Rejection is part of the human experience. This unfortunate reality is easier for some to handle than others.  Are you one of the millions of Americans diagnosed with ADHD? If so, you probably have a harder time handling rejection than most people. This is because people with ADHD are much more sensitive to rejection than neurotypical people.

In this article, we explore what Rejection Sensitive Dysphoria (RSD) looks like, how it affects sufferers, and practical steps you can take to address it in your life.



RSD is characterized by intense feelings of distress from rejection or even perceived rejection. Although common in people with ADHD and Autism, anyone can experience RSD.

RSD isn’t an actual diagnosis. Think of it more as a symptom associated with living with ADHD. Individuals with RSD may experience deep feelings of shame, embarrassment, or worry when confronted with any type of rejection, or even just the potential for rejection. This can look like:

  • Getting a poor grade on a test and having an emotional meltdown rather than taking it in stride.
  • A friend failing to return a text and you feel intense shame and believe you are unlikeable.
  • Avoiding answering a phone call because you’re worried what the person thinks of you–even if they’re just an acquaintance.



People with RSD tend to overthink things, experience social anxiety, and have low self-esteem. They may also seek approval from others at the expense of their own values. Those with RSD may lean toward perfectionism because they fear the emotional consequences of making a mistake.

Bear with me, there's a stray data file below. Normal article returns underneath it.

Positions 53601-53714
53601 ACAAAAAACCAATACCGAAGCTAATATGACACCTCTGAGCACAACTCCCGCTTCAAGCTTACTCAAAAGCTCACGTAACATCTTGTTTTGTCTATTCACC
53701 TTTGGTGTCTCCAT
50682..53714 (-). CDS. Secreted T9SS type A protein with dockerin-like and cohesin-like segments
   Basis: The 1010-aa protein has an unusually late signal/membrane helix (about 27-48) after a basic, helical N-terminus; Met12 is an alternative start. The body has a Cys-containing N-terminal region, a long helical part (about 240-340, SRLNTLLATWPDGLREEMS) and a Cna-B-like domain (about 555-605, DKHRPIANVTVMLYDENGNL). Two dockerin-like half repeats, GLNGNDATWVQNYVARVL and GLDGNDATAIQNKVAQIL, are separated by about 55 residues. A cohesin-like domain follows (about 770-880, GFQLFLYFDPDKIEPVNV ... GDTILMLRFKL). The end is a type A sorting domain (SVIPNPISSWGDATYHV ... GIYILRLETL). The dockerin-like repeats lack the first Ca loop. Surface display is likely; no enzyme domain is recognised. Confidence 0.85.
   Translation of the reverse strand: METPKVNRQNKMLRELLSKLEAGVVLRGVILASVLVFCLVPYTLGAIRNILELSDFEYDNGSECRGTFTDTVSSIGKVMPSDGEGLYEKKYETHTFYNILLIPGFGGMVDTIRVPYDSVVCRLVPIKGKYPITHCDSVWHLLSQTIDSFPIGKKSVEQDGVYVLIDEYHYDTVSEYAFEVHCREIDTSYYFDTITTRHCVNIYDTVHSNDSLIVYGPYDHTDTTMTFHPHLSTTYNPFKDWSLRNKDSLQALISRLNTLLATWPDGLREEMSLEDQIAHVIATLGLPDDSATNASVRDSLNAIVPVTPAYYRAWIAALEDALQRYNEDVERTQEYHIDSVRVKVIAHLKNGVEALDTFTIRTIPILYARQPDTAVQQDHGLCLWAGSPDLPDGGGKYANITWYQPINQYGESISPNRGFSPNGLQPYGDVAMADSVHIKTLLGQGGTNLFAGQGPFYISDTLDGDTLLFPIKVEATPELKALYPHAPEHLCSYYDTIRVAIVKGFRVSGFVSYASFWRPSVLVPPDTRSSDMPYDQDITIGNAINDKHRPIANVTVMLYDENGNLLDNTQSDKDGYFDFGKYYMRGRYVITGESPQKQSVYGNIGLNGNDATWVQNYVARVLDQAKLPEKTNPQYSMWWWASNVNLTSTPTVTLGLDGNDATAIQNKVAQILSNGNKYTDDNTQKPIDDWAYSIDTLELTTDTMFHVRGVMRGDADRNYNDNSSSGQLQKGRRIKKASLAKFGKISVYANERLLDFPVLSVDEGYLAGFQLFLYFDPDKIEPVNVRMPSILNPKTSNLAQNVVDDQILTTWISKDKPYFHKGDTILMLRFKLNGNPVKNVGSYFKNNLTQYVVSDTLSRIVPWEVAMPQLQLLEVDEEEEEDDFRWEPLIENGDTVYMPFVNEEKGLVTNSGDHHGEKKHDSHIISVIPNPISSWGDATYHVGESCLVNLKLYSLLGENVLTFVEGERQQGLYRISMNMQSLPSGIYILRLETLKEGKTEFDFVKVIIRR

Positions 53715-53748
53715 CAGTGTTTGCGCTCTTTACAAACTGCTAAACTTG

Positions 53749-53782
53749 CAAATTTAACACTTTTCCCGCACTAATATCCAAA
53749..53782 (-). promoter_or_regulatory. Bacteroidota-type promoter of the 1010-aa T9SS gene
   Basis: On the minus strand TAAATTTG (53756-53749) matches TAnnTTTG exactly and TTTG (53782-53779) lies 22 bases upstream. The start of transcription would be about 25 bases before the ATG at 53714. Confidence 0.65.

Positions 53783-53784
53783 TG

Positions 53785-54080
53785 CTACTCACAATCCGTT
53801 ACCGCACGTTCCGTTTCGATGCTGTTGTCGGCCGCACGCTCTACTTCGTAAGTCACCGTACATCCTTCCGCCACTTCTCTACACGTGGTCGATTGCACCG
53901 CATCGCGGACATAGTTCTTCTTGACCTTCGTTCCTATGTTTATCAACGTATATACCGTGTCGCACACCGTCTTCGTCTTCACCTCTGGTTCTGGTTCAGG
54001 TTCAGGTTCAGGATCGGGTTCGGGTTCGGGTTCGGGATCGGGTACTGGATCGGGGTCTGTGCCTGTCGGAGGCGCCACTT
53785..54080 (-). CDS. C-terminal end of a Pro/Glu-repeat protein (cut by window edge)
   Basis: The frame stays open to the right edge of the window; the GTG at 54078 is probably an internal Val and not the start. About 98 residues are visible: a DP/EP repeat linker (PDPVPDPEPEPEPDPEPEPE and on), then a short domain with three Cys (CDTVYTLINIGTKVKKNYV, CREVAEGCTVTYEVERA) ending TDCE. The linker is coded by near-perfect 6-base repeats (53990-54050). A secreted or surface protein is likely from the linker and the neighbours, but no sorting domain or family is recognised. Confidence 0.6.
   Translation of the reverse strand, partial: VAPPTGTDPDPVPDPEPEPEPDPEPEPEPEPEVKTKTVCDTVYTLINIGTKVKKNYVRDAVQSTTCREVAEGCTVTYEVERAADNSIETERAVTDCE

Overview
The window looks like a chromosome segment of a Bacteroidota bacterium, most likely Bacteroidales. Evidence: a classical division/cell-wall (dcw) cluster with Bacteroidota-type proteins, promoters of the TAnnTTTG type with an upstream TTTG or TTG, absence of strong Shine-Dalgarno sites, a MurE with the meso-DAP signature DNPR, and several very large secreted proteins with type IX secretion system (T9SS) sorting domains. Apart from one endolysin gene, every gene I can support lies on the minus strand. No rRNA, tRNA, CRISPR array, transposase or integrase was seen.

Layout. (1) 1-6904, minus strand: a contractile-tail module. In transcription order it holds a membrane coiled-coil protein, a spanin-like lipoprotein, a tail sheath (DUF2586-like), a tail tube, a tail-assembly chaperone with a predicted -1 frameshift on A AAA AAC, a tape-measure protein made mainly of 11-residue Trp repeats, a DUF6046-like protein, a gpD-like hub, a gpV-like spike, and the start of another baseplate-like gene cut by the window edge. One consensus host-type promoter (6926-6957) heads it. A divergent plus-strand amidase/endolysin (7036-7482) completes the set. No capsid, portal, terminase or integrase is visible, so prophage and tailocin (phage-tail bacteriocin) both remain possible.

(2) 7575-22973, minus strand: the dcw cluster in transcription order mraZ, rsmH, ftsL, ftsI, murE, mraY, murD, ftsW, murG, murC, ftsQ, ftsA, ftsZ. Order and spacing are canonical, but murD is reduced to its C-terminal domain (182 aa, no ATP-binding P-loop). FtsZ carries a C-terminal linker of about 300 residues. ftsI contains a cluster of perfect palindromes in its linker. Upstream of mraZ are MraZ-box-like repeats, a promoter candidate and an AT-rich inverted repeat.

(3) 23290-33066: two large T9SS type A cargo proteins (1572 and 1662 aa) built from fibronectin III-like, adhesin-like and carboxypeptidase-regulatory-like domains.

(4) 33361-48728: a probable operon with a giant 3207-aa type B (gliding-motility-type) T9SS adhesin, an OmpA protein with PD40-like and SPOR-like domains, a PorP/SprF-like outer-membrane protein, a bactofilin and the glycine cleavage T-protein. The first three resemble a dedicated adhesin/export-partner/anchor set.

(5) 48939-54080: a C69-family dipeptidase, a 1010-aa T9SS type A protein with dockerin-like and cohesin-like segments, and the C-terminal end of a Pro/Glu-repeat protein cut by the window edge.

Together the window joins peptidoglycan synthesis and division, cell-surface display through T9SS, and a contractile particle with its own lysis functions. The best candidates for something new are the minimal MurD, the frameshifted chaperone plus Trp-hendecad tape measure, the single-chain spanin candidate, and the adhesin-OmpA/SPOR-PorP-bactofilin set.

Living with RSD can make establishing and maintaining relationships difficult because the sufferer is too rejection-sensitive to let their guard down. Those with RSD may also avoid taking on challenges at work or home because they are too fearful of criticism, even if it’s constructive.



RSD isn’t a clinically recognized condition, so there isn’t a great deal of medical literature on the topic. But there are a few theories about its cause.

Some believe RSD is caused by a history of rejection or neglect early in life, especially by a primary caregiver. Such treatment can condition a person to expect rejection, even from situations that normally would not warrant it.

Another theory is that being teased as a young child can cause sensitivity to rejection. Some children are more resilient than others. If a sensitive child experiences excessive teasing or bullying, they’re more likely to become rejection-sensitive over time.

Lastly, some researchers believe RSD is genetic. Therefore, if someone in your family experiences RSD, you are more likely to as well.



Treatment should help RSD sufferers develop better self-esteem while also learning healthier strategies for handling rejection. These goals can be addressed in therapy. A good therapist can help someone with RSD learn to identify their emotions and manage negative emotions more productively.





Do you suspect you suffer from Rejection Sensitive Dysphoria? You can get the care and support you need from a therapist on our team. Simply request a Free Phone Consultation using the brief form below and a member of our team will call you to determine which therapist is the best fit for you. We offer adult, teen, child and family counseling using a friendly, collaborative, and integrative approach. If our practice is not an ideal fit for your situation, we are happy to provide referrals to providers in the Denver metro area. We look forward to connecting with you soon.